The Tax Administration Act No. 28 of 2011 (TAA) which (except for a few sections) came into effect on 1 October 2012, has introduced new rules governing reportable arrangements.
Simplistically, a reportable arrangement is an arrangement that has been listed as such under section 35(2) of the TAA or one in respect of which a tax benefit is or will be or is assumed to be derived and which contains certain other elements which are set out in section 35 of the TAA.
Similar to the repealed reportable arrangement provisions under the Income Tax Act No. 58 of 1962 (the Act), the TAA imposes a duty on participants, namely the promoter of the arrangement or a company or trust which derives or assumes that it will derive a tax benefit or financial benefit by virtue of the reportable arrangement, to disclose the pertinent details of the reportable arrangement to SARS in the prescribed manner and within a prescribed period.
Some of the most substantive changes to the reportable arrangements provisions as introduced by the TAA relate to the penalties which may be imposed in the event of the failure by a participant to make disclosure to SARS as prescribed.
Section 212 of the TAA states that for each month, but up to 12 months, that the participant fails to report the reportable arrangement, they will be liable for a penalty of R50 000, in the case of a participant (other than the promoter) or R100 000 in the case of the promoter.
The amount of the above-mentioned penalty will be doubled, if the anticipated tax benefit for the participant by reason of the reportable arrangement exceeds R5 million. In addition, the penalty will be tripled if the anticipated tax benefit exceeds R10 million. Therefore a monthly penalty of R300 000 (for the promoter) and R150 000 (for other participants) may be imposed by SARS for each month that the participants fail to disclose the reportable arrangement. Should the failure persist for at least 12 months, the penalty that the participants would be liable for may be up to R1.8 million or R3.6 million for promoters.
This is a drastic change, as under the “old” Income Tax Act reportable arrangement provisions (section 80S), the reportable arrangement penalty was a maximum of R1 million, which could be reduced by the Commissioner in certain circumstances.
Under section 217 of the TAA, once a penalty assessment has been issued by SARS for the reportable arrangement penalty, the person aggrieved by such penalty assessment may submit a request for the remittance of the penalty.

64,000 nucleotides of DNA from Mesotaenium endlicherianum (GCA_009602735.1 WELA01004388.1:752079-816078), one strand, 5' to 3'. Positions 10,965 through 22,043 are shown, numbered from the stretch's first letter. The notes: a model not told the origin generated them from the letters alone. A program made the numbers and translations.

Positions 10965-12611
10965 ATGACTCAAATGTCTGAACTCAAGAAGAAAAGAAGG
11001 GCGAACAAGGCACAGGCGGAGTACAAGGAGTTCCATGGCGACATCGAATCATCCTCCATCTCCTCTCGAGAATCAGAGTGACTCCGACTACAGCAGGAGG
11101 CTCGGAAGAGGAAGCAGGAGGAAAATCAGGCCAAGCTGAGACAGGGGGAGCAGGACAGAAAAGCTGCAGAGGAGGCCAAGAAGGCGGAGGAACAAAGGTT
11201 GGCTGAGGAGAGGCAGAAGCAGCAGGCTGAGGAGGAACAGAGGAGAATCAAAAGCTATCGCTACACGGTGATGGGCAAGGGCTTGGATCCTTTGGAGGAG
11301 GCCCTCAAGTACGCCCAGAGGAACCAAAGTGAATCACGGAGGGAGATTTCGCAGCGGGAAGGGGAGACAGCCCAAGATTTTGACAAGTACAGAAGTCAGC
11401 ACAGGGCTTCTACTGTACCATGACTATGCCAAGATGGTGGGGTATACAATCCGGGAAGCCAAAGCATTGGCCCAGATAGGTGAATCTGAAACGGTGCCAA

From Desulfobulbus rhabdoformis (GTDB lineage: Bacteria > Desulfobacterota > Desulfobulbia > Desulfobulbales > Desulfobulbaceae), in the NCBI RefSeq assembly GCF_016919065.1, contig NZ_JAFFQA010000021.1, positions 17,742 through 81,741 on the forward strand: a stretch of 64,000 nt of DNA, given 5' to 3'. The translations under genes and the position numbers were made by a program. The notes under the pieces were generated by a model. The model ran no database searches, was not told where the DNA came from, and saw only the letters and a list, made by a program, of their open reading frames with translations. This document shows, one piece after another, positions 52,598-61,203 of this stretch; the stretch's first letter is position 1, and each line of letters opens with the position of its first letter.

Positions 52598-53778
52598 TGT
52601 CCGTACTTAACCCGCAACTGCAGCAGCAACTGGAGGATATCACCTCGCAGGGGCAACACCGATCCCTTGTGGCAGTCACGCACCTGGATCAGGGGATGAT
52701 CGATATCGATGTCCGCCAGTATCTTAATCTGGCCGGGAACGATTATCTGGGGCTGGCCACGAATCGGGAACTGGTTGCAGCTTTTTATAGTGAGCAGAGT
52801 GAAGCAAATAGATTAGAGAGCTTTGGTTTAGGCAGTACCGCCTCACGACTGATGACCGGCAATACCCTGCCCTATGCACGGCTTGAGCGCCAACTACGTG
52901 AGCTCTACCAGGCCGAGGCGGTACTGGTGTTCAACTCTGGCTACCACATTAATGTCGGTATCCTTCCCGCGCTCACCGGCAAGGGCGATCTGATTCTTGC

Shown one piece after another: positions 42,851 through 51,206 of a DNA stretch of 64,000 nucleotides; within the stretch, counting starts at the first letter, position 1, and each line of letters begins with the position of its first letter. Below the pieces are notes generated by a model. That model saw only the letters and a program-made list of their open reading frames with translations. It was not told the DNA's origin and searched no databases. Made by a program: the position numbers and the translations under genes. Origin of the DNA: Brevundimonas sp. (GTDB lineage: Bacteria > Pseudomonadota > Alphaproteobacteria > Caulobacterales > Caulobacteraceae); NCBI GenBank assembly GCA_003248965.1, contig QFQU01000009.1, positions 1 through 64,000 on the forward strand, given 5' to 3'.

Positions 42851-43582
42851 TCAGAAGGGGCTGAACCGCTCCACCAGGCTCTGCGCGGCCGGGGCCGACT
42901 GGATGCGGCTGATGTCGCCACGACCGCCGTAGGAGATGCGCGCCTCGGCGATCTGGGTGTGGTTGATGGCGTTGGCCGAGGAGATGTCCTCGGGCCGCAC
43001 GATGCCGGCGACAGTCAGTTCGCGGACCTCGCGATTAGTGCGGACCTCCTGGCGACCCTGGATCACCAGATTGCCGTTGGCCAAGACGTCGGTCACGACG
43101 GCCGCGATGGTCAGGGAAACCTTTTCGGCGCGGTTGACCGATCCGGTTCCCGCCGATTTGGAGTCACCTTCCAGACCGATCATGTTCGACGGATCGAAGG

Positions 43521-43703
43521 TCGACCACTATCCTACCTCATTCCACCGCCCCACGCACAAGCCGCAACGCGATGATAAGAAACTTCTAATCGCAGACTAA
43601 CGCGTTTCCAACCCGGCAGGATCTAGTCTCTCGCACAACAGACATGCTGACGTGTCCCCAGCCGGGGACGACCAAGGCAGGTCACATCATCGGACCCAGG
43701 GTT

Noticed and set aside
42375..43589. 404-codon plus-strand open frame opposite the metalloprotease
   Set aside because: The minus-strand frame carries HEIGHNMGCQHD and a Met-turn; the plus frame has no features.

However, section 217 provides that SARS may only remit the penalty or a portion thereof up to R100 000 if satisfied that (1) reasonable grounds exist for the non-compliance and (2) the non-compliance has been remedied. Of importance in this regard, is that SARS’ powers of remission under section 217 are limited to the “first incidence” of non-compliance. It is not clear whether the “first incidence” refers to the first failure by a participant to disclose any reportable arrangement or if it refers to the first month of the failure by a participant to disclose a particular reportable arrangement.
Another possible avenue for the remission of the reportable arrangement penalty may be found in section 218 of the TAA. This section provides that when SARS receives a request for the remission of a penalty, it may remit the penalty if satisfied that one or more of the listed exceptional circumstances rendered the person on whom the penalty was imposed unable to comply with the relevant obligation under a tax Act is present.
Therefore, should exceptional circumstances exist for an aggrieved person’s failure to disclose a reportable arrangement, SARS would have the power to remit the penalty, regardless of whether it is a “first incidence” or not. The exceptional circumstances are listed in section 218(2) of the TAA.
What is not clear under section 218 is the extent of SARS’ power of remission under section 218. In particular, as no limits are imposed in section 218, would SARS be empowered to remit the whole amount of the penalty if the criteria set in this section are satisfied? One would hope that the answer to this question is in the affirmative as this would be a more favourable outcome for taxpayers.
Edward Nathan Sonnenbergs